What Is SMishing?

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What Is SMishing?

SMishing is a type of scam crime that uses spam text messages to obtain a person’s information without their consent. The word is created by combining the words “SMS," which is another term for cell phone texting, with the term “phishing,” which is a type of scam technique.

With SMishing, the thief poses as a financial institution and texts the potential victim. They will then seek to obtain money or personal information based on the person’s response. This may be done in conjunction with other identity theft efforts.

How Does SMishing Work?

Usually, the text will seek to create a sense of urgency or will describe some sort of emergency situation that the person has to respond to immediately. The text message or messages will ask the person to perform certain actions, such as:

SMishing may be related to other text-based crimes and scams such as SMS spoofing or other social engineering crime techniques.

Are There Any Legal Penalties for SMishing?

Like other criminal fraud crimes, SMishing can lead to criminal penalties. A person caught perpetrating a SMishing crime will usually be charged with misdemeanor charges, resulting in some jail time and criminal fines.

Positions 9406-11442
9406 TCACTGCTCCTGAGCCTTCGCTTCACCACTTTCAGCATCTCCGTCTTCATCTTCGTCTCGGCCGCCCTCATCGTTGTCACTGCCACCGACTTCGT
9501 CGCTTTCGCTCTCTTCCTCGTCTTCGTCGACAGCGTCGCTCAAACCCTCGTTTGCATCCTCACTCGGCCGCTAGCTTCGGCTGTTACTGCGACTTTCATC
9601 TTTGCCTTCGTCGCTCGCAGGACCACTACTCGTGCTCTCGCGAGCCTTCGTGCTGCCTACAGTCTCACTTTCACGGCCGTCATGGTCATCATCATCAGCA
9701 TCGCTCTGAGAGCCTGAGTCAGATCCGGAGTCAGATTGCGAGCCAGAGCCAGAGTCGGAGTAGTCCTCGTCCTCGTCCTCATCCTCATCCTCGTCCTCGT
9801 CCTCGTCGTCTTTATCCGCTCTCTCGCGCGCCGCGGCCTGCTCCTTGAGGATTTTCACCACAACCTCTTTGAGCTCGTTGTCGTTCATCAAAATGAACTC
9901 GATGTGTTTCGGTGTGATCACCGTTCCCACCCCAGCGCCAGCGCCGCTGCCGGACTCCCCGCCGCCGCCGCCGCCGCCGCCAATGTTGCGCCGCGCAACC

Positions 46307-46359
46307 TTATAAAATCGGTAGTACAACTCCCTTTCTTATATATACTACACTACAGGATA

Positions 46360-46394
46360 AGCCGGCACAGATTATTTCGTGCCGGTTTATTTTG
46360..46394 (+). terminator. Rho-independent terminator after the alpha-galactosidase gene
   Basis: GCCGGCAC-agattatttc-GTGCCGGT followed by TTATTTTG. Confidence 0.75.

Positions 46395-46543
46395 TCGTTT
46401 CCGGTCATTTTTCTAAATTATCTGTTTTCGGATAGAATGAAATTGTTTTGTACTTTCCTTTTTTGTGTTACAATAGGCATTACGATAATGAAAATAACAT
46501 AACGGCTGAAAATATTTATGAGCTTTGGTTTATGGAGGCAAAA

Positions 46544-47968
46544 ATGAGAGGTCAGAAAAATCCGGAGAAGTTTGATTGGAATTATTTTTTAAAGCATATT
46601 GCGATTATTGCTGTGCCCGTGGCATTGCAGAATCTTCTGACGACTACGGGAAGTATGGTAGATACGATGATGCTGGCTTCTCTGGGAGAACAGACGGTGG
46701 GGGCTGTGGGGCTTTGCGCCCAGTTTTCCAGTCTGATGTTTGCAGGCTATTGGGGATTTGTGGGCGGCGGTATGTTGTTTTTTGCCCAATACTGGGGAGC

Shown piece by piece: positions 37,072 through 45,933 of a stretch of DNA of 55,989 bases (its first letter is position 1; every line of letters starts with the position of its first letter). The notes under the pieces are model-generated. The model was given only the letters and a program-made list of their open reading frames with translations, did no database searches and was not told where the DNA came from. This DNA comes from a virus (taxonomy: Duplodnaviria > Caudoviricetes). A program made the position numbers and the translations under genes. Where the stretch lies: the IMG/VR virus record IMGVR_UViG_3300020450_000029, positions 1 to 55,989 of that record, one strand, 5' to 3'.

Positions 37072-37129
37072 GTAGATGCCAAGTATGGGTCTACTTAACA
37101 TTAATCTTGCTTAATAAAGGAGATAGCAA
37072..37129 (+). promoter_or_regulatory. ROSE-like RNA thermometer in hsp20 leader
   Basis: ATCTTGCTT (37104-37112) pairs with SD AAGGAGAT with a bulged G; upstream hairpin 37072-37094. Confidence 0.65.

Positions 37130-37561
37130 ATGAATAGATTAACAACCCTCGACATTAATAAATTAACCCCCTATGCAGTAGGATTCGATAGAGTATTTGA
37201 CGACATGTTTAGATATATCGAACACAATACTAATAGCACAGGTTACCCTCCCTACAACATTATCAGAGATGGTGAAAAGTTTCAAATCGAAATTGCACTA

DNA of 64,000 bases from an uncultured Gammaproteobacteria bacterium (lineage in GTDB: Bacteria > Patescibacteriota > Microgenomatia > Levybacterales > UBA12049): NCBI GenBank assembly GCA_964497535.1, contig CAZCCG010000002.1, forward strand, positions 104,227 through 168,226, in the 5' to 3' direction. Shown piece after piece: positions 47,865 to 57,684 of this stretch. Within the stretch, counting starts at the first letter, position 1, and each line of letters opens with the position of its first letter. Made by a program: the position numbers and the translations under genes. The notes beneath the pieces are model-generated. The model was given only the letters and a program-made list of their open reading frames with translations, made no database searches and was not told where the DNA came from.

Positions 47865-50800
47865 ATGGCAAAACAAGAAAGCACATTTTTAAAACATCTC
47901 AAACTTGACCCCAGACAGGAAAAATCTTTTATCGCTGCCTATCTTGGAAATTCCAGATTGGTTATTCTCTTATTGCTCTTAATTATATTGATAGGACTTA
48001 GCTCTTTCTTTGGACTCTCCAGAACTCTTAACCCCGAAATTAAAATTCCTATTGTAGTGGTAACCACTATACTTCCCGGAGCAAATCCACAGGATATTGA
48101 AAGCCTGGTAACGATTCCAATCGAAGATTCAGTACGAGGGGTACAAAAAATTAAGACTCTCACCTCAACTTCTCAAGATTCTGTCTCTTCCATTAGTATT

In some cases, the person can also face federal felony charges. This is because SMishing is accomplished over the telephone, and sometimes the internet, the person can face violations involving federal wire fraud laws. This is especially true if the person used government channels or was seeking to defraud government officials.

Lastly, civil lawsuits can arise if the victim experienced many losses due to the SMiShing incident. For instance, they may be able to recover certain provable business losses associated with the incident.

Do I Need a Lawyer for Help with SMiShing Crimes?

SMiShing crimes can take on a variety of different forms and can affect many people at one time. You may need to hire a lawyer if you need to file a claim for fraud or other criminal activity. Your lawyer can provide you with legal advice for your situation and can inform you of what options you have. Also, if you need to attend court sessions, your attorney can represent you in court.

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Last Modified: 02-03-2014 01:07 PM PST

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